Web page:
Is our culture uplifting? Are kids well behaved? Are kids doing well academically? Have we failed them? Yes. We need to start acting like adults.We need to begin to realize we are responsible for the kind of society our kids and THEIR kids will grow up in. We have a clear choice. Values or lack of. You want to see a society collapse? Destroy its culture. Did you get to see any of Pope Francis visit to Rio for World Youth Day? How many young people traveled thousand of miles just to hear him speak? Try 3 million. Our young people are ready for better folks. They’re thirsting for values, truth, orthodoxy. You don’t have to be hip and ‘with the times’. They need adults who act like adults. So what do we do? We elect the most radical President we could have elected. Someone who intended to fundamentally transform America. Someone who mentored with communist Frank Davis. Someone who believes the state is the answer. They will regulate all kinds of things and pass laws thousands of pages long. It is because he does not have a moral compass. They don’t like his policies but they “like him.” The President of celebrity. I hear he’s cool too.You can call me racist because I think electing Obama was a big mistake. I KNOW there are plenty of black conservatives out there who know EXACTLY what i’m talking about and they’re fighting against a sick [for the most part white] culture that is poisoning their children. You can call me intolerant. Is there some reason to tolerate PERMISSIVENESS? Or confuse licentiousness with liberty? Or to know that we can do better. One day you’ll wake up and realize you’re living in a cesspool and there’s no way out. Call me intolerant. Remember,i was a liberal. I’ve been down that road and I know how lame all the arguments are. I know how it ends up and where it’s going. There isn’t an argument you can throw out there that is defensible.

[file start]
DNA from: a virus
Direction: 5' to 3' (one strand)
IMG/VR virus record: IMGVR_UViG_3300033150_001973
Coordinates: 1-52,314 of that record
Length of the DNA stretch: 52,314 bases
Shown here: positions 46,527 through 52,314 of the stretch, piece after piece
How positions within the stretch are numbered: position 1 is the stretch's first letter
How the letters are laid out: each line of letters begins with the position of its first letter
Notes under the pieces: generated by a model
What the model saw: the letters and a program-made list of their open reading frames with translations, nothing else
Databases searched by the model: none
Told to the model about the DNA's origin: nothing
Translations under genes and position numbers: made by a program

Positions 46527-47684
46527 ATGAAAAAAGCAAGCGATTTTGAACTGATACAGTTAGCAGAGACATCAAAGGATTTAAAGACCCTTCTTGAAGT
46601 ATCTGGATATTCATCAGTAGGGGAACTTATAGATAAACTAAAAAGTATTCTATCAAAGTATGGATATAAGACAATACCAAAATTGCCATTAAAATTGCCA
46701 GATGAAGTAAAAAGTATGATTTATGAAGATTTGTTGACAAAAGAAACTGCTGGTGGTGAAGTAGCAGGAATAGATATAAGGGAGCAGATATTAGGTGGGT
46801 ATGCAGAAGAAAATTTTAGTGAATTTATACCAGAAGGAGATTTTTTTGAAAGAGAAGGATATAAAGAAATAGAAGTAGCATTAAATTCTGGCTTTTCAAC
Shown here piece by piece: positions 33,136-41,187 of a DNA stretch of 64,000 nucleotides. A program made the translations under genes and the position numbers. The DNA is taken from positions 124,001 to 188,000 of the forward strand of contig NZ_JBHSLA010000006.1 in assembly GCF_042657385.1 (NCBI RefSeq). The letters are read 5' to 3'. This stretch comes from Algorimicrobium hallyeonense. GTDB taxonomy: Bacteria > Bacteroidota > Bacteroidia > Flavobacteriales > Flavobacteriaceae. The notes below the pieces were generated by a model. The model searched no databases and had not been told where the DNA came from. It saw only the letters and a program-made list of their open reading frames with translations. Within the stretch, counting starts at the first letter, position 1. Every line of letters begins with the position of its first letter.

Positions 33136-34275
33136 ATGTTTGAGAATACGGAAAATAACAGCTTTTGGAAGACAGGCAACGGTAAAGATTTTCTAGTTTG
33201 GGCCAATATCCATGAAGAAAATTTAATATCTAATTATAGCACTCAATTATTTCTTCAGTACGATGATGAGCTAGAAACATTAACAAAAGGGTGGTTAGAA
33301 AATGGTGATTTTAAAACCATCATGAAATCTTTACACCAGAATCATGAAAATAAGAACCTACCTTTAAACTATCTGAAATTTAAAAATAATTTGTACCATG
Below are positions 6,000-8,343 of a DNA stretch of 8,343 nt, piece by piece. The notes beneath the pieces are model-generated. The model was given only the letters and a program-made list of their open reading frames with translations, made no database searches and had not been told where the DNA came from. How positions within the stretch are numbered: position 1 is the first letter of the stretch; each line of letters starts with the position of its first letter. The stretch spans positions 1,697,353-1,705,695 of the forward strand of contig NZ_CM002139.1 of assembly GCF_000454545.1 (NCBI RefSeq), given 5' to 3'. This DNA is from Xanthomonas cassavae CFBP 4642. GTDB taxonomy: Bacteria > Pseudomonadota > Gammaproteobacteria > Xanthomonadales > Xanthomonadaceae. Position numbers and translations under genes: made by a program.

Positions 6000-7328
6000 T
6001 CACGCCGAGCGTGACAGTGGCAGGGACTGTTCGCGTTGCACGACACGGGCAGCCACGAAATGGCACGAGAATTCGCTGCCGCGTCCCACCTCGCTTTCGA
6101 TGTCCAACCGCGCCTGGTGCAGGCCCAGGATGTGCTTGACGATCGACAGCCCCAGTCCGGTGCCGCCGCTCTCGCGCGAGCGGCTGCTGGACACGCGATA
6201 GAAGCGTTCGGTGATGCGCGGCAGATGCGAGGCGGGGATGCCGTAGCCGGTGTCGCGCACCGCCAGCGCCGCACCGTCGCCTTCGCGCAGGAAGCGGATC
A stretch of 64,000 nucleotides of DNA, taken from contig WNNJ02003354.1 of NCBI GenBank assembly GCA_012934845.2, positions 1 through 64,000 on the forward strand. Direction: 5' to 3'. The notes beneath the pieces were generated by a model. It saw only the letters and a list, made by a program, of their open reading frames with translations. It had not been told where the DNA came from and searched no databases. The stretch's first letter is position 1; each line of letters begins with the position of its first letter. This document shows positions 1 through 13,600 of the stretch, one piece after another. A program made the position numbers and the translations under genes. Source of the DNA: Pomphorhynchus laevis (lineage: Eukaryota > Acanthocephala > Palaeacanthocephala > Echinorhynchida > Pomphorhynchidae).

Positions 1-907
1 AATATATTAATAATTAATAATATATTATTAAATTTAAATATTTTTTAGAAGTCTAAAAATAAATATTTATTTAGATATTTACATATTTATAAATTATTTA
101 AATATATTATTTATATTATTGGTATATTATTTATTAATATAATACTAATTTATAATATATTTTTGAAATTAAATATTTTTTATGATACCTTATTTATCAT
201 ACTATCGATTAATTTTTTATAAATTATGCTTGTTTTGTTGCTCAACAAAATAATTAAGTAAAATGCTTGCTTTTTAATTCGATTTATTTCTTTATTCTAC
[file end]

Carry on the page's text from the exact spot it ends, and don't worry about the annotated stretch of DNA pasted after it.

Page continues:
GK Chesterton on Modernism and Orthodoxy: The real objection to modernism is simply that it is a form of snobbishness. It is an attempt to crush a rational opponent not by reason, but by some mystery of superiority, by hinting that one is especially up to date or particularly ‘in the know’. To flaunt the fact that we have had all the last books from Germany is simply vulgar. To introduce into philosophical discussions a sneer at a creed’s antiquity is like introducing a sneer at a lady’s age. It is caddish because it is irrelevant. The pure modernist is merely a snob; he cannot bear to be a month behind the fashion (All Things Considered, p. 5). * * * People have fallen into a foolish habit of speaking of orthodoxy as something heavy, humdrum, and safe. There never was anything so perilous or so exciting as orthodoxy. It was sanity: and to be sane is more dramatic than to be mad. It is easy to be a madman; it is easy to be a heretic. It is always easy to let the age have its head; the difficult thing is to keep one’s own. It is always easy to be a modernist; as it is easy to be a snob. It is always simple to fall; there are an infinity of angles at which one falls, only one at which one stands. To have fallen into any one of the fads from Gnosticism to Christian Science would indeed have been obvious and tame. But to have avoided them all has been one whirling adventure; and in my vision the heavenly chariot flies thundering through the ages, the dull heresies sprawling and prostrate, the wild truth reeling but erect (Orthodoxy, p. 187). Source:http://www.ad2000.com.au/articles/2009/aug2009p9_3103.html Gilbert Keith Chesterton (1874-1936) was an English writer, a convert to Catholicism, and one of the Faith’s outstanding 20th century apologists.